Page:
AS WE sing hymns, we may be spurred to respond with decisive action. For this reason I suggest that “All things bright and beautiful”, far from being a trite and complacent ditty meant for children, has the power to alert us to the gravest dangers facing the world today.
It was written by Cecil Frances Alexander, in 1848, to explain the line “Maker of heaven and earth” in the Apostles’ Creed. It reminds singers that God created all living things, big and small. In its recognition of the fragility of the natural world it has proved prescient. Dire warnings about food poverty, climate change, and diminishing biodiversity have lent it a new urgency.
ALAMYCecil Frances Alexander
Yet the suggestion that “All things bright and beautiful” be sung at a wedding, a baptism, or a funeral is frequently met with groans and sneers. Ministers and worship leaders alike feel that the hymn is over-used, that somehow its familiarity makes it less than worthy. A more specific criticism is that it is not “relevant” to young singers today — a charge that was levelled against me when I included it in a service recently.
There are, though, perhaps, other reasons why the hymn has slipped from favour. It could be that some of the images of traditional life are not nowadays understood. Or could it be that the mistrust over the “rich man at his castle” verse still lingers, even though it has been excised from printed hymn books for many years?
I want to consider “All things bright and beautiful” in the turbulent times of 2019. Sung with fresh voices, it becomes even more relevant than it was when composed.
A CURSORY look at most hymn books suggests that anything about nature tends to be categorised as a hymn for children. As a result, there is a danger that hymns about the natural world are sniffed at. How wrong this is. Children have become passionate advocates for the preservation of the environment.
Later in the hymn, the “cold wind” and “summer sun” remind us of the prevalence of extreme weather events. Children have taken a lead in alerting us to this crisis through protests.
A text of thankfulness, “All things bright and beautiful”, forms a bridge from the microscopic to the cosmic. It is a hymn that begs singers to look up, look down, and around. The first verse relies heavily on the idea of smallness — and critics of the hymn have made this verse the object of their scorn.
Although some consider these lines to be saccharine and twee, less hostile commentators suggest that Mrs Alexander is simply making the outside world accessible, and point out that children enjoy and understand “little” things.
There is some truth in this, as anyone on a country walk with a toddler presented with a single daisy or leaf will attest. With every “each little” we are invited to gaze at and appreciate the natural world around us. Small in size does not mean small in significance. As William Blake wrote, one can “see a world in a grain of sand”.
So, what of those “glowing colours”? Quite simply, if our attention is no longer drawn to “glowing colours”, we have less reason to look up from our mobile phones and see the beauty around us.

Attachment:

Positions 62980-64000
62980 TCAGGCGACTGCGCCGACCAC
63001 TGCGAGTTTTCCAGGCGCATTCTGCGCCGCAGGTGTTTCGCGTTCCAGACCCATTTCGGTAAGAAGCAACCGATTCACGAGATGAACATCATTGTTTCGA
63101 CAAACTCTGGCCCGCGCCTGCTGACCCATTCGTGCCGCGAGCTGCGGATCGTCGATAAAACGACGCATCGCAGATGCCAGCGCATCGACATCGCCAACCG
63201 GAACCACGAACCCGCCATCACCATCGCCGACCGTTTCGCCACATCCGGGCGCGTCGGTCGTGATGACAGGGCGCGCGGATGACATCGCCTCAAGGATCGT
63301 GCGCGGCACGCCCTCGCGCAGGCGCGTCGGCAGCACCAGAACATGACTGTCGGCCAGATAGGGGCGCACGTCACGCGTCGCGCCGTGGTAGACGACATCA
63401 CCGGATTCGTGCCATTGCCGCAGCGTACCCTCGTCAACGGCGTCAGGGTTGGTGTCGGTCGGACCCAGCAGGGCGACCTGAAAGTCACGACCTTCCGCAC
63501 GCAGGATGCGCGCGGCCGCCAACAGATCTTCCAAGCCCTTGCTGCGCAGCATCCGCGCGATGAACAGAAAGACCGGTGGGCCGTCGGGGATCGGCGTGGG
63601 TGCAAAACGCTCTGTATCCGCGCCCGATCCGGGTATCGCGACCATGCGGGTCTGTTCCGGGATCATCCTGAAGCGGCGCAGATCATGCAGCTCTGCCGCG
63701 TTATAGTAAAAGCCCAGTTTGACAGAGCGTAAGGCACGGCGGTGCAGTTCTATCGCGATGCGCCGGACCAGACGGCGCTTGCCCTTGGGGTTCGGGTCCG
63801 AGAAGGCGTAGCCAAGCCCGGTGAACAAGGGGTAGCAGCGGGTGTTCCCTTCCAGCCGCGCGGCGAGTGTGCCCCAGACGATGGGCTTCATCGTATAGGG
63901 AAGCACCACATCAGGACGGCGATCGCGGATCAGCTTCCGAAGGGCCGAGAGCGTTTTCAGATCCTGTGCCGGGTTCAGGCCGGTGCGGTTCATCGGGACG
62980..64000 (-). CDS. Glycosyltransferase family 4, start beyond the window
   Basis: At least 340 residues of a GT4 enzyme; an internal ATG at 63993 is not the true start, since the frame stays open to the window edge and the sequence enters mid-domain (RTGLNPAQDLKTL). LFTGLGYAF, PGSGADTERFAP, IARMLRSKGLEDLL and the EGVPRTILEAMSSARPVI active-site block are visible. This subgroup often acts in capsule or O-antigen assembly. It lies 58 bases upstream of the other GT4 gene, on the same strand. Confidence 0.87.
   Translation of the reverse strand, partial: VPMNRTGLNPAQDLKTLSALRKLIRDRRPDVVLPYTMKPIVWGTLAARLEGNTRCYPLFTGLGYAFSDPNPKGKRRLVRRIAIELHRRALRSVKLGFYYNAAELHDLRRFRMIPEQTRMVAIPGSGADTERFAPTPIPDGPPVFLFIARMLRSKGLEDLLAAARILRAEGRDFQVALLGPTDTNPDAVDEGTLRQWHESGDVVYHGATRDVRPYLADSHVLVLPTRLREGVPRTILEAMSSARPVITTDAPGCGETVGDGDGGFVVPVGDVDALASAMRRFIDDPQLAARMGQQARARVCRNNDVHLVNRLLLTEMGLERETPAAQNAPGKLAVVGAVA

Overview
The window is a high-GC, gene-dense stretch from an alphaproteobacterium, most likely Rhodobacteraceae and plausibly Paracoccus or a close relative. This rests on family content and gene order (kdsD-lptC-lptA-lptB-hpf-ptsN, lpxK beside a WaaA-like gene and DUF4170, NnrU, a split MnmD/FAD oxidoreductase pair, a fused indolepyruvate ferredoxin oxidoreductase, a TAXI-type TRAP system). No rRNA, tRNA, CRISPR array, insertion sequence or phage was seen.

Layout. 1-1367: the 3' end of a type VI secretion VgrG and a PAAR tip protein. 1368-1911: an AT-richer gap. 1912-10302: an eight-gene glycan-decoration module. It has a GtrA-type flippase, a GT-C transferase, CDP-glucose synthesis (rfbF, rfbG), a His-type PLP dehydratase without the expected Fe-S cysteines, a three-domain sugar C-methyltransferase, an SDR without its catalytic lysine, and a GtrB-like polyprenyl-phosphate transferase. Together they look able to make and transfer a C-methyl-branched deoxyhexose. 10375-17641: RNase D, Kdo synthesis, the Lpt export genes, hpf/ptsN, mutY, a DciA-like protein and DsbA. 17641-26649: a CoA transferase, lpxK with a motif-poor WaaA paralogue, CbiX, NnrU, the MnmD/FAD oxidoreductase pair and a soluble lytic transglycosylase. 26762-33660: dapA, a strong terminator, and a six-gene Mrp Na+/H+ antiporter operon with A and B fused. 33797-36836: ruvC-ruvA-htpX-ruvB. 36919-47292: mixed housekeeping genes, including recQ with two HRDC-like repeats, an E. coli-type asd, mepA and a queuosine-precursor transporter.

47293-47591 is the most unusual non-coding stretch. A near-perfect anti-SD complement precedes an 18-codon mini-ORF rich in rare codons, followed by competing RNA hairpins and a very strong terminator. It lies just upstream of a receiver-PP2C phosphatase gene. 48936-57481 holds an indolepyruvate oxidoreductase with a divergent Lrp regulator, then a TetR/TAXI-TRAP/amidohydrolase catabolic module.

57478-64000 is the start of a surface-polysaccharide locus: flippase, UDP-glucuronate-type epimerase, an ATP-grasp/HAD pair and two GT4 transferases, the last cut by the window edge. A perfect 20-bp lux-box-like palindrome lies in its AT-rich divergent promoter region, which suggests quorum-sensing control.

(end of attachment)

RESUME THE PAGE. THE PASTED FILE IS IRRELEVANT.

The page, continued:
WHAT about those “tiny wings”? It is notable that we tend to hear about larger mammals in conservation appeals.
In February, however, the UN drew attention to the fact that the world’s insects are hurtling down the path to extinction, threatening a “catastrophic collapse of nature’s ecosystems”. These “tiny wings” remind us of the vital importance of insects in our food chain. The loss of them would, of course, mean irreparable harm — directly or indirectly — to the diets of all other living things.
If, in our adult wisdom, we decide that the “tiny wings” have no place in our hymns, then is there not a danger that they might cease to exist, taking us with them?
Having considered the smallest of creatures in the first verse, Mrs Alexander turns her attention to nature on a grander scale in the second. While it is entirely possible that she was thinking of mountains close to her home in Ireland, for singers today mountains have come to mean the allure of remote places. Perhaps the desire for distant places is inborn?
Some contemporary collections, notably Singing the Faith, have altered the “purple- headed mountains” to read “the purple-heathered mountains”. While this makes for a much more familiar image, it detracts from the original by encouraging us to look down to our feet rather than up to the distance beyond.
Mrs Alexander’s mention of “the ripe fruits in the garden” ought to remind us of the threats to our food supply posed by our failure to protect biodiversity. She would certainly have known of the catastrophic potato famine in Ireland — a disaster that was the result of being too reliant on a single food crop. It is vital, in particular, that our children should grow up with a vivid appreciation of our dependence.
AS WE draw to a close in “All things bright and beautiful”, we turn to “the meadows where we play”. As Mrs Alexander plainly realised, play is not just a frivolous interruption to our day-to-day lives, but a crucial part of growing as human beings. In these pressured times, it seems that play is under threat in a culture that values goals, measurement, and performance.
In this hymn, we have a text that reminds us of a beautiful world that is also one of declining resources. If we do not call to mind our belief that God created the world, and appointed us guardians to use and preserve its precious resources, then where is our future? God made the world, and he made it for us. Let us look after it and continue to sing this powerful hymn.
Dr Gillian Warson is an independent researcher.